On the morning of Sept. 3 Sandi Pernal continued her drive to save the North Canton Post Office.
As residents came to send packages, buy stamps or check their post office box, Pernal asked those who hadn't already if they would like to sign a petition to save the facility.
"I am so opposed to this post office closing," said Ann Pawlina as she signed a petition. "It's devastating to lose it. It's such a charming part of our town."
Pawlina said she would have to consider her options if the facility does close. The United States Postal Service has offered to relocated P.O. Boxes to Canton Center and retain the 06059 zip code for those users.
After launching a study of the facility and hosting a public meeting in April, the USPS announced Aug. 27 that it had made "a final determination to close the office."
Residents have 30 days to appeal the decision by writing to:
Ruth Y. Goldway, Chairman
Postal Regulatory Commission
901 New York Avenue
Washington, DC 20268-0001
The facility will remain open during the closing process and more details can be seen here.
Many have been fighting to save the facility since earlier in the year. About 75 people came to the postal service meeting in April, petitions have circulated and residents started a facebook page.
Pernal owns the building that houses the post office and is its landlord with Glenn Thomas. However, the two said their fight is not about the money but about convenience, community and history in North Canton. Thomas has even said he would gladly lower the rent if that would save the office.
They and others said the facility is an important part of their community.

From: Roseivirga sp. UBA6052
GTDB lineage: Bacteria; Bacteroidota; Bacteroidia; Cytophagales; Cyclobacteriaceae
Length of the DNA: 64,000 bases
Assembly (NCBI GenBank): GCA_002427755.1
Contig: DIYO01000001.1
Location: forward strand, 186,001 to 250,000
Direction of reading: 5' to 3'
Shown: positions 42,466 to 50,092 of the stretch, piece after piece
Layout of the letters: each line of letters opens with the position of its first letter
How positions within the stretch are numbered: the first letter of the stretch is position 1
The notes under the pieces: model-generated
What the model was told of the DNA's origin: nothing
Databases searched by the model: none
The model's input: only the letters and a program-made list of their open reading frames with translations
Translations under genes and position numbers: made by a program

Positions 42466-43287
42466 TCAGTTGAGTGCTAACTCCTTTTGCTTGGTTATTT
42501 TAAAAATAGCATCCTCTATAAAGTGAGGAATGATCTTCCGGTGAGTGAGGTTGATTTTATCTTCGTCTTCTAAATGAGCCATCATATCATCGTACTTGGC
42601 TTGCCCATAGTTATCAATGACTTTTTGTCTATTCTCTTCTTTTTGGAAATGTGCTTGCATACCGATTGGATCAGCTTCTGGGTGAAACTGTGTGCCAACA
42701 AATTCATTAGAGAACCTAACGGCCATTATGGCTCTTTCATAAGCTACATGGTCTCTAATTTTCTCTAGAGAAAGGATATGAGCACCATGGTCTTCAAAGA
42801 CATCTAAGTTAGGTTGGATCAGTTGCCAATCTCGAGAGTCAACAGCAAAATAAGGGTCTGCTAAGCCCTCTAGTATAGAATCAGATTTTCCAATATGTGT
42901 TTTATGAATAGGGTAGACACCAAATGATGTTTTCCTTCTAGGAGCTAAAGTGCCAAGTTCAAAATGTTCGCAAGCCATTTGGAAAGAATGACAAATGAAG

According to a document the couple prepared for the April meeting, the roots of the post office in that part of town go back to 1826, when Dr. Benjamin Weed Jr. "dispensed both medicine and mail" from a building behind his home on West Simsbury Road.
In the ensuing years, mail service often moved to the individual homes of each postmaster, and in the 1950s Cherry Brook Grange #210 built the current building, winning a CT State Grange Community Service Contest for it in 1957.
In their effort to keep the tradition going, Pernal and Thomas gathered more than 100 signatures in the spring and are working on getting more. Pernal plans to sit by the post office again this coming Saturday, Sept. 10.
She admits that some people declined to sign, say it was useless to fight or wrongly believing the U.S. Postal Service is funded by taxpayers.
Richard Swibold is one who declined to sign the petition. He said while losing the facility will be an inconvenience to him, there are just too many other important issues facing the country.
"This is low on my priority list," he said. "It will be an inconvenience but is something I'm prepared to accept."